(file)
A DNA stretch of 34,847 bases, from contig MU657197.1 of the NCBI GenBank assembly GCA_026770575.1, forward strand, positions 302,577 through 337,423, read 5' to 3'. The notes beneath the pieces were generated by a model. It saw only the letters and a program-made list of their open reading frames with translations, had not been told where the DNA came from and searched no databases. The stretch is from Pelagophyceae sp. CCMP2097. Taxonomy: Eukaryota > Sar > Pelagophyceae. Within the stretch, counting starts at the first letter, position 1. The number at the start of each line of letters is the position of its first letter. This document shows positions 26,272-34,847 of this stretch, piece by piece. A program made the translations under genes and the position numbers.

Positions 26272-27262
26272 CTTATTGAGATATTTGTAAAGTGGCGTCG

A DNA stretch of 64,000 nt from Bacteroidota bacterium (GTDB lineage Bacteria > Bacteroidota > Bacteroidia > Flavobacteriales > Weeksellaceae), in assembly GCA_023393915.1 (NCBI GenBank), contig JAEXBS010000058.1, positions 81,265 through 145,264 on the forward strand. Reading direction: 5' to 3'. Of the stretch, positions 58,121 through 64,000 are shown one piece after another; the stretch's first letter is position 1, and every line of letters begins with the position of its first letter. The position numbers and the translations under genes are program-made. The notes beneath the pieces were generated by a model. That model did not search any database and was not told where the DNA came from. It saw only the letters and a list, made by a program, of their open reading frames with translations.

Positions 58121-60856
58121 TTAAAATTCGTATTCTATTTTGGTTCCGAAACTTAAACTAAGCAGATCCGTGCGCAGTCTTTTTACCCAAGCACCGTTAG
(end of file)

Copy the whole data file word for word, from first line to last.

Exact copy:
A DNA stretch of 34,847 bases, from contig MU657197.1 of the NCBI GenBank assembly GCA_026770575.1, forward strand, positions 302,577 through 337,423, read 5' to 3'. The notes beneath the pieces were generated by a model. It saw only the letters and a program-made list of their open reading frames with translations, had not been told where the DNA came from and searched no databases. The stretch is from Pelagophyceae sp. CCMP2097. Taxonomy: Eukaryota > Sar > Pelagophyceae. Within the stretch, counting starts at the first letter, position 1. The number at the start of each line of letters is the position of its first letter. This document shows positions 26,272-34,847 of this stretch, piece by piece. A program made the translations under genes and the position numbers.

Positions 26272-27262
26272 CTTATTGAGATATTTGTAAAGTGGCGTCG

A DNA stretch of 64,000 nt from Bacteroidota bacterium (GTDB lineage Bacteria > Bacteroidota > Bacteroidia > Flavobacteriales > Weeksellaceae), in assembly GCA_023393915.1 (NCBI GenBank), contig JAEXBS010000058.1, positions 81,265 through 145,264 on the forward strand. Reading direction: 5' to 3'. Of the stretch, positions 58,121 through 64,000 are shown one piece after another; the stretch's first letter is position 1, and every line of letters begins with the position of its first letter. The position numbers and the translations under genes are program-made. The notes beneath the pieces were generated by a model. That model did not search any database and was not told where the DNA came from. It saw only the letters and a list, made by a program, of their open reading frames with translations.

Positions 58121-60856
58121 TTAAAATTCGTATTCTATTTTGGTTCCGAAACTTAAACTAAGCAGATCCGTGCGCAGTCTTTTTACCCAAGCACCGTTAG